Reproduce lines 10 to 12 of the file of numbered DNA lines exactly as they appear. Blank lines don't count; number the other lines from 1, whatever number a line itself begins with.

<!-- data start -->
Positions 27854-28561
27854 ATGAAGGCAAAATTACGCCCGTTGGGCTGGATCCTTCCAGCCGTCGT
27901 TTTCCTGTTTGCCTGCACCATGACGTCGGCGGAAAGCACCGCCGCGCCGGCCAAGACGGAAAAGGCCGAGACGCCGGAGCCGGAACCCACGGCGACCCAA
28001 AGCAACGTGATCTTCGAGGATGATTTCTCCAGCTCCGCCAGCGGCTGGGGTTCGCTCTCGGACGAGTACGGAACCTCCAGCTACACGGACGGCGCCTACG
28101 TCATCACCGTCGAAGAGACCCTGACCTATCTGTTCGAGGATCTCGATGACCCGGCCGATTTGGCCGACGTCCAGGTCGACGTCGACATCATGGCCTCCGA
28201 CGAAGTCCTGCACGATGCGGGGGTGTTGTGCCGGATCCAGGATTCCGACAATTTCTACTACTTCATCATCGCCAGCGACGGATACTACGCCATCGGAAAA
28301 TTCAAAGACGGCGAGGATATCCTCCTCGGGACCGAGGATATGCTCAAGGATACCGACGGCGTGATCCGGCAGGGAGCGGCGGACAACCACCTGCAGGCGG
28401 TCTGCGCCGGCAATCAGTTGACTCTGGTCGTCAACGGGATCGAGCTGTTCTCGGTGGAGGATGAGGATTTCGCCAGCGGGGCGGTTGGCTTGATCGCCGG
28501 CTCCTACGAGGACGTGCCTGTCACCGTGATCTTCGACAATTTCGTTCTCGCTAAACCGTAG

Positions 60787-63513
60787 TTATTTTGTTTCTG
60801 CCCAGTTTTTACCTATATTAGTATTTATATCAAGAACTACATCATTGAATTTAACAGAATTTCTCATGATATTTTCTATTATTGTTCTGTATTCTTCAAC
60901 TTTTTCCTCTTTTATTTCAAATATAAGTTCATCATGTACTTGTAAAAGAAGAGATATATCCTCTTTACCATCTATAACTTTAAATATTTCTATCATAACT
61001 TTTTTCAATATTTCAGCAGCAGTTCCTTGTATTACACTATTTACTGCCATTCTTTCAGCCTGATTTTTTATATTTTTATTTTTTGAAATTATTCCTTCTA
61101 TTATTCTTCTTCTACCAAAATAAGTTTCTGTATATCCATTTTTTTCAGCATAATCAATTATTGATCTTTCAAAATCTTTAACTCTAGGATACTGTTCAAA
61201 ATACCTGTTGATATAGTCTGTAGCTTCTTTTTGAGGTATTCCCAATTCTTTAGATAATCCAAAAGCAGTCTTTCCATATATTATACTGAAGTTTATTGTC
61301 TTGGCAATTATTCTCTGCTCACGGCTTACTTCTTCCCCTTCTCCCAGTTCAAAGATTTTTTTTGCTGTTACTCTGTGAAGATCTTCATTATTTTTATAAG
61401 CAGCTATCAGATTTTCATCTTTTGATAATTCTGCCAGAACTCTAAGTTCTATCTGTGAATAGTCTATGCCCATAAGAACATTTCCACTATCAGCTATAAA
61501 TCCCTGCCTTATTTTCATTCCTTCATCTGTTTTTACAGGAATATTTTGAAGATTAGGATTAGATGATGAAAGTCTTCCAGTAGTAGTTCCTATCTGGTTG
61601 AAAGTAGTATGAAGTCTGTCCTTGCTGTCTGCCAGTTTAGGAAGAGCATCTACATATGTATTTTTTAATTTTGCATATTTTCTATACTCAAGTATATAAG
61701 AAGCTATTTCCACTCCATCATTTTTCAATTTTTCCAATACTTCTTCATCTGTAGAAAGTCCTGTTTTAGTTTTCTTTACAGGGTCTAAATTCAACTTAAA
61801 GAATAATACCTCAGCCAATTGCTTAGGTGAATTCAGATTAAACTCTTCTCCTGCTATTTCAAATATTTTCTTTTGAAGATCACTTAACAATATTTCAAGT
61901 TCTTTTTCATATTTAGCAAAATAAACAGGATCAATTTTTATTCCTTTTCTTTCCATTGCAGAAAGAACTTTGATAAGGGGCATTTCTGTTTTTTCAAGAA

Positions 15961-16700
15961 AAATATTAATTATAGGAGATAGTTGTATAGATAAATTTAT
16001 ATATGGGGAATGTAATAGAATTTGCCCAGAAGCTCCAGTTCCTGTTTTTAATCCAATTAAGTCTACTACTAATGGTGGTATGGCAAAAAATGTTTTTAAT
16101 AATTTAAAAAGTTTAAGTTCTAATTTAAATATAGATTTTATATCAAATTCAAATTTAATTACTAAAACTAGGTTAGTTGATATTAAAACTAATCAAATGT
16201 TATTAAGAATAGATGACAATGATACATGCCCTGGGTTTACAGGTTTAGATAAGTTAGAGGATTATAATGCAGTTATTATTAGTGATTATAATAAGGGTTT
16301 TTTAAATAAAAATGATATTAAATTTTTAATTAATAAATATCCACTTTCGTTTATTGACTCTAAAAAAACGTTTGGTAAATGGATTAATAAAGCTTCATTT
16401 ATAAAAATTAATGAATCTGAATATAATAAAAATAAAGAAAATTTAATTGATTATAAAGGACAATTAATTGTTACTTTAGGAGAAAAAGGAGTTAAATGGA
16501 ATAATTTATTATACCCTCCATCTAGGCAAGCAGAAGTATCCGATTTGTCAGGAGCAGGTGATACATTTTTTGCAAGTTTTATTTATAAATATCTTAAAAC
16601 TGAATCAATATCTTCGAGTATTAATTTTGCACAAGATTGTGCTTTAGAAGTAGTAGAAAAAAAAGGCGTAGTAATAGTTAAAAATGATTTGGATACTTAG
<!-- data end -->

Positions 60787-63513
60787 TTATTTTGTTTCTG
60801 CCCAGTTTTTACCTATATTAGTATTTATATCAAGAACTACATCATTGAATTTAACAGAATTTCTCATGATATTTTCTATTATTGTTCTGTATTCTTCAAC